Date: 20th October 2023
Not a bad week for Scottish football with Spain doing the business for us against Erling and his Viking pals in Norway and now looking very likely winners of our group.
A draw would have kept the door open for us but we’d have taken guaranteed ‘qualified in second place’ every day of the week when the draw was first made.
For me one of the most disturbing and plain-wrong things over the qualifying games is our SFA’s overt policy on making and taking as much as possible from Scottish Internationals with money at the top of their motivation list.
It stops kids seeing the team.
Yes they blame Uefa when pushed on the subject, but the SFA policy is set in stone, and means that the Scottish Men’s team is currently deeply hidden behind a pay per view screen, vis a vis Viaplay, the failing Scandi channel.
The Scottish Women’s team might be free to air for now but take it from me, without a change of heart and a radical alteration of thinking/habits on the 6th floor that is only until they can sell that to the highest bidder too.
And once again they will blame Uefa and ‘the bundling’, sleight of hand they think we can’t see through.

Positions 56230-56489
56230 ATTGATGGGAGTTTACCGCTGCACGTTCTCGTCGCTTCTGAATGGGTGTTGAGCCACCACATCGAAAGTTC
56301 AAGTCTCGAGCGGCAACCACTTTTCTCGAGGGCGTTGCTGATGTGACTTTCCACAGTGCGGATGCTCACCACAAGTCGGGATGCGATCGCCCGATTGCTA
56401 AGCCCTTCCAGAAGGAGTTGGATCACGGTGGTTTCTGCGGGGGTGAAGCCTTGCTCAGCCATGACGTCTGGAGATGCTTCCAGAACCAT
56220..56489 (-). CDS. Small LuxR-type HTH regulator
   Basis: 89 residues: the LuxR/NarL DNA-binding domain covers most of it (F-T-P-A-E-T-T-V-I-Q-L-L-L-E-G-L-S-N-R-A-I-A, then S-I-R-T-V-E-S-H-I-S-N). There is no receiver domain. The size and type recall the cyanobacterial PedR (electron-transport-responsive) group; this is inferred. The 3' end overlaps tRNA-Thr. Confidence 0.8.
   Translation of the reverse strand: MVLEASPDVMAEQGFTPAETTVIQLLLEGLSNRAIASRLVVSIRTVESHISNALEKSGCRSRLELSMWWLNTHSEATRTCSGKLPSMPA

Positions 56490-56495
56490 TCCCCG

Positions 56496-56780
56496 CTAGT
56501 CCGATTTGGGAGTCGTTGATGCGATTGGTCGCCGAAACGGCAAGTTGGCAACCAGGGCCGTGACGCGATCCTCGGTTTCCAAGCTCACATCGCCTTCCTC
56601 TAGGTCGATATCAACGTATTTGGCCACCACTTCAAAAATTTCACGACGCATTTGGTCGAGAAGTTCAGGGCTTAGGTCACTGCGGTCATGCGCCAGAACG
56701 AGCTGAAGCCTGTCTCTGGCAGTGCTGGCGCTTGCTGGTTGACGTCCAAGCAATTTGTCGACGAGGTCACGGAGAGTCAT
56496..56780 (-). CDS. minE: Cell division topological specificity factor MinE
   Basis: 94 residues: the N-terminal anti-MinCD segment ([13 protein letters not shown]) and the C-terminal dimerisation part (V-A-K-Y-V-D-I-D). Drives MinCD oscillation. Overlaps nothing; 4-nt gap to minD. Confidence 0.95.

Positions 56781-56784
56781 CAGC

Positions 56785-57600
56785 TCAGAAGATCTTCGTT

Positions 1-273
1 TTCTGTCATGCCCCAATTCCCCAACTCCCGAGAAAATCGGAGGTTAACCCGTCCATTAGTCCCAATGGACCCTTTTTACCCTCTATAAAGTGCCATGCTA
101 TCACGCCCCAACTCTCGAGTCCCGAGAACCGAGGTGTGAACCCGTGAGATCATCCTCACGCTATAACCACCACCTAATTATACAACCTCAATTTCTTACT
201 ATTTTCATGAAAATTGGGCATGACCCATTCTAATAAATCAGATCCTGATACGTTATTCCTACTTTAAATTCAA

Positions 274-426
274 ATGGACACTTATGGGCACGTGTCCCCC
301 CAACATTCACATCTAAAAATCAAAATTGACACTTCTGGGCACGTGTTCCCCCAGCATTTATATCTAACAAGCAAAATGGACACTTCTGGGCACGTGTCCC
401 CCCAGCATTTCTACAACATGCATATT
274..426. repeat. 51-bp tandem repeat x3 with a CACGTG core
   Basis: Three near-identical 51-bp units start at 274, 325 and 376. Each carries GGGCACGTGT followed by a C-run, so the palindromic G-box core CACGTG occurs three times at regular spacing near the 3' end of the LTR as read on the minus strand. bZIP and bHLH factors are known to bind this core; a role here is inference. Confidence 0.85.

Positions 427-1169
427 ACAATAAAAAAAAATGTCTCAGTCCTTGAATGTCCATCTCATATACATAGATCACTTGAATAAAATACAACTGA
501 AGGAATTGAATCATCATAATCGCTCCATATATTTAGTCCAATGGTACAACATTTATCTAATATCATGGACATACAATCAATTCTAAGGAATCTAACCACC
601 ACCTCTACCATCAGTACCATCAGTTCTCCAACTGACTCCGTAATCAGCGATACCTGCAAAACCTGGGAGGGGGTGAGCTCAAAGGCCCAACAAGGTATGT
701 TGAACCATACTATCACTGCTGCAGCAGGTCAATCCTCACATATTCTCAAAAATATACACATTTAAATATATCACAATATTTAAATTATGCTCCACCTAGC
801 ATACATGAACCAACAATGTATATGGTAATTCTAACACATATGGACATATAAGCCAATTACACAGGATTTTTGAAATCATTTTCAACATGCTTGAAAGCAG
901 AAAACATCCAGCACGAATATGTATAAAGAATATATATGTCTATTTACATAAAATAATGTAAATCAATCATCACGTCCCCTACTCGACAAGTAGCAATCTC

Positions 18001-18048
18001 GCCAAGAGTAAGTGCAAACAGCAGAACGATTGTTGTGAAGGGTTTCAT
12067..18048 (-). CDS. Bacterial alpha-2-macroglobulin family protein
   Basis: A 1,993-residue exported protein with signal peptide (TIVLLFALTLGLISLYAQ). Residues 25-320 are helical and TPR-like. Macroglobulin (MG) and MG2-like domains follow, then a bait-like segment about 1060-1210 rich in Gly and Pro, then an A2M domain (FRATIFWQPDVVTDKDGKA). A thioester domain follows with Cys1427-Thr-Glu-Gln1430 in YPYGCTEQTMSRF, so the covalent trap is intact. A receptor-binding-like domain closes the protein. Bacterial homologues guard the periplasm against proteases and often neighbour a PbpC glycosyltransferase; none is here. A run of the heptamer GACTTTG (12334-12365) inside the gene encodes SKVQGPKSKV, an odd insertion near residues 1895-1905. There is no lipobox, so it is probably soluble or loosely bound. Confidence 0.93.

‘Ever decreasing circles’ with myopia and self-interest intertwined like a mythical Gordian knot.
Yes the SFA might yet manage to squeeze a little more, short-term and ask for ‘pats on the head’ like a two year old to demonstrate to themselves how clever they think they are.
But it is simply means they will continue to manage a decline of their own making instead of developing cultivating and retaining as big as possible an audience that they can, and then leveraging the size and commitment of that audience commercially.
The Scottish Football Teams belong to the nation and ‘free to air tv’ would simply and profoundly increase the size of football in Scotland and the size of the market.
It is that easy.
Growing the game has to be a much bigger future-proofed concept than squeezing as much Scandi money from a company like Viaplay.
Speaking to a media pal he said the Scandis just couldn’t and still can’t make their numbers work and that the two main reasons were the low uptake from fans and the sheer scale of dodgy Amazon Fire Stick piracy and such like.
Both will affect the current and future sales too.
I also remember well the damage that the fabled and much heralded Setanta deal did to our game a few years back.